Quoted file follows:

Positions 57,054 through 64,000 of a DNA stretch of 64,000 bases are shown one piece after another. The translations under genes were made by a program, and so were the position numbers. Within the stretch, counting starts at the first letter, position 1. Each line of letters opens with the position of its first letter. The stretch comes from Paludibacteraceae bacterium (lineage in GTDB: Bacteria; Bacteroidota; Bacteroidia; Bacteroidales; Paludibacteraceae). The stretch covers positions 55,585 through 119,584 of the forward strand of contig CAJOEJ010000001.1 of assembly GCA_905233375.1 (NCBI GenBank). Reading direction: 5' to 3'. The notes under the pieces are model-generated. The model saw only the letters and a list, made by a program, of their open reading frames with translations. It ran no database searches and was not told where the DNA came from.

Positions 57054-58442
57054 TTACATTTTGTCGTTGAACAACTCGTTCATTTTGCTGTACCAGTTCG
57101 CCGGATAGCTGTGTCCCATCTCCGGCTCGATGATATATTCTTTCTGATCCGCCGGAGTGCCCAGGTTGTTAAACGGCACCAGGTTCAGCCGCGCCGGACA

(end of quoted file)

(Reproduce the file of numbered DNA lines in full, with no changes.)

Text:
Positions 57,054 through 64,000 of a DNA stretch of 64,000 bases are shown one piece after another. The translations under genes were made by a program, and so were the position numbers. Within the stretch, counting starts at the first letter, position 1. Each line of letters opens with the position of its first letter. The stretch comes from Paludibacteraceae bacterium (lineage in GTDB: Bacteria; Bacteroidota; Bacteroidia; Bacteroidales; Paludibacteraceae). The stretch covers positions 55,585 through 119,584 of the forward strand of contig CAJOEJ010000001.1 of assembly GCA_905233375.1 (NCBI GenBank). Reading direction: 5' to 3'. The notes under the pieces are model-generated. The model saw only the letters and a list, made by a program, of their open reading frames with translations. It ran no database searches and was not told where the DNA came from.

Positions 57054-58442
57054 TTACATTTTGTCGTTGAACAACTCGTTCATTTTGCTGTACCAGTTCG
57101 CCGGATAGCTGTGTCCCATCTCCGGCTCGATGATATATTCTTTCTGATCCGCCGGAGTGCCCAGGTTGTTAAACGGCACCAGGTTCAGCCGCGCCGGACA